Wednesday, September 22, 2010
2 Ways to Minimize Costly Hiring Mistakes
No matter how solid the business plan, it's simply hard to execute it without good people. Yet one of the biggest challenges we faced in our family business was in the area of hiring, in particular hiring sales and customer service reps. Literally we lost hundreds of thousands over the years due to bad hires, let alone the mental stress we experienced due to it.
Many of the candidates looked good, sounded good, seemed to have the right skills and experience, yet didn't work out. Not only was it costly in-terms of money lost, it was also tiring because of all the hours lost that went into training and getting them up to speed. Over the years, I gained important insights which I'll share with you here, to help you make better hiring decisions.
While we can't bat 100%, though we like to, I like to share two suggestions that will help you increase your batting average.
1. Use Personality Profiles
The one I use is called TriMetrix and it looks at individuals through 3 different lenses. The assessment identifies, objectively and neutrally, behavioral strengths and blind spots, what the individual focuses on, as well as what moves 'em into action. If you find there is a significant gap between what you need and what this individual has to offer, inspite of their experience and skills, I would think seriously before making the hire. This small investment upfront can save you literally thousands of dollars, as well as your valuable time and energy. Not using this in my judgment is penny wise, pound foolish.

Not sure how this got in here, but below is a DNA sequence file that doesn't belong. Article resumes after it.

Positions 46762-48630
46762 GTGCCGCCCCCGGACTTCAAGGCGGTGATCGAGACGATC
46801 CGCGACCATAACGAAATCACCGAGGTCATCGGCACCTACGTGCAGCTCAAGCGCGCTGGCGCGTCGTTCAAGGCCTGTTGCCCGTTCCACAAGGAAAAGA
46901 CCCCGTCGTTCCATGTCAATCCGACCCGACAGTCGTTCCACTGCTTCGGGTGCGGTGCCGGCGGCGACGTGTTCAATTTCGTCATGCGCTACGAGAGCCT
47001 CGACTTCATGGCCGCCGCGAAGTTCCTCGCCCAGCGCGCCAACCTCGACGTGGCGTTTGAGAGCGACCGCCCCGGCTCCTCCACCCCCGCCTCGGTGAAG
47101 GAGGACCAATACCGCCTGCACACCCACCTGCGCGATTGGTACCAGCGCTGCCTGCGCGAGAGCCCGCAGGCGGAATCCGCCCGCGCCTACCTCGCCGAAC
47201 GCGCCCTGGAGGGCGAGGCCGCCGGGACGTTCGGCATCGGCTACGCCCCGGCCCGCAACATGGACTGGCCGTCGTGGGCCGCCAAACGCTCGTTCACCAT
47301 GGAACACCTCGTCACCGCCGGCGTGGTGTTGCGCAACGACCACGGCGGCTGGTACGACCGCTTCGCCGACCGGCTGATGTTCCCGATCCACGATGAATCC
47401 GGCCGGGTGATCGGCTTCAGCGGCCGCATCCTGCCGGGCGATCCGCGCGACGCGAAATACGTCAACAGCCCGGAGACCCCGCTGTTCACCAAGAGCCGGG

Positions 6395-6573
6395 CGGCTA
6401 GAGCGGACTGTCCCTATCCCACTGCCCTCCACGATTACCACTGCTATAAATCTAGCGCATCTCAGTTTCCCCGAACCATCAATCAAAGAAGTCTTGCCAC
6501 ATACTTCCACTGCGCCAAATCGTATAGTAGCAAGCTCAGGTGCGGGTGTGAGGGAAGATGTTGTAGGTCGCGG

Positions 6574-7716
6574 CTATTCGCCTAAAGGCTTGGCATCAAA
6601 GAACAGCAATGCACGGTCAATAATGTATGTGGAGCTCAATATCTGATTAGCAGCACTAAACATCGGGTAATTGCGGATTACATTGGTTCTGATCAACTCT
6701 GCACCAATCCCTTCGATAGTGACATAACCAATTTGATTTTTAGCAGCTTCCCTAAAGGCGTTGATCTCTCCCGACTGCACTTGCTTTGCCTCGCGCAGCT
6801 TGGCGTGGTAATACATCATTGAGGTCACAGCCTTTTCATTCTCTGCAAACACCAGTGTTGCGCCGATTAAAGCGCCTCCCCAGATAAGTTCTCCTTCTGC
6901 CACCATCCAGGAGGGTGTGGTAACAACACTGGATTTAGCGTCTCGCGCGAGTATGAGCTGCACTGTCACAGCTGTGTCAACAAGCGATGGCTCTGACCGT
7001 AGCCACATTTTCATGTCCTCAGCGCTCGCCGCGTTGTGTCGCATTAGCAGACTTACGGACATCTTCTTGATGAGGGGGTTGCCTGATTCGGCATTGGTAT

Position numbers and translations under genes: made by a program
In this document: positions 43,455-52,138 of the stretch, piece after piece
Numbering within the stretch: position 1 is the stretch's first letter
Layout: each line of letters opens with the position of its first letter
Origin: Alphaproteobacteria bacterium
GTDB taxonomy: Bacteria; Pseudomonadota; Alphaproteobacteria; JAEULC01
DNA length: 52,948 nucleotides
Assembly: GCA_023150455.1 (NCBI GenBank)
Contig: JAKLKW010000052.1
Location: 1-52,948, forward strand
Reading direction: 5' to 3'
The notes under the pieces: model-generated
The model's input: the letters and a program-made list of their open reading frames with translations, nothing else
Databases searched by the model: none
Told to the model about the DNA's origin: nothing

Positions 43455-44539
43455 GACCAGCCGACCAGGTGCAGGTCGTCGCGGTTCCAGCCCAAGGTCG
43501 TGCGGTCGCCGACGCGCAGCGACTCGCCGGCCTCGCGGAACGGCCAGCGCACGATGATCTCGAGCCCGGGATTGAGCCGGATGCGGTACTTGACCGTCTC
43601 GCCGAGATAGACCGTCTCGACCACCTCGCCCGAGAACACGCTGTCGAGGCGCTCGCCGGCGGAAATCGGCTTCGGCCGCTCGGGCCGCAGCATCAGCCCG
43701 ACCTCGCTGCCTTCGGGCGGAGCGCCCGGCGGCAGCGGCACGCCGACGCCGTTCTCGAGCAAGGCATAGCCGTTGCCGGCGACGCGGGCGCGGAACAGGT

2. Ask These 4 Essential Questions
In the interview, questions often revolve around skills and experience. While these are important, they alone are not enough. For example, just because someone was successful in sales at another organization doesn't mean they'll succeed in yours. There are many factors that lead to success. Therefore, in addition to the usual questions, I would also ask the following types of questions:
A. What are some of your values, guiding principals? You want to look for a reasonably close match to ensure their values match to your organizations.
B. What's your vision for your own life? In other words, probe to learn what matters to them, what do they want to create, how do they enjoy spending their time, what motivates them, what their dreams are.
C. How do you see this job, this role, helping you live the life you want, helping you make your dreams come true?
D. Share with them your vision, your values, who you serve, why your clients do business with you. Also share openly some of the challenges people in your company currently face. Then ask the interviewee this question: Given what I have shared with you, how do you see yourself fitting into this organization?
It's important to hire people who get excited by your vision and connect with your values. The greater the match, the greater the chances of success. And it's not just for your own benefit but also the benefit of candidates. When bad hiring happens, both suffer. By investing time upfront to ensure good fit, everyone wins.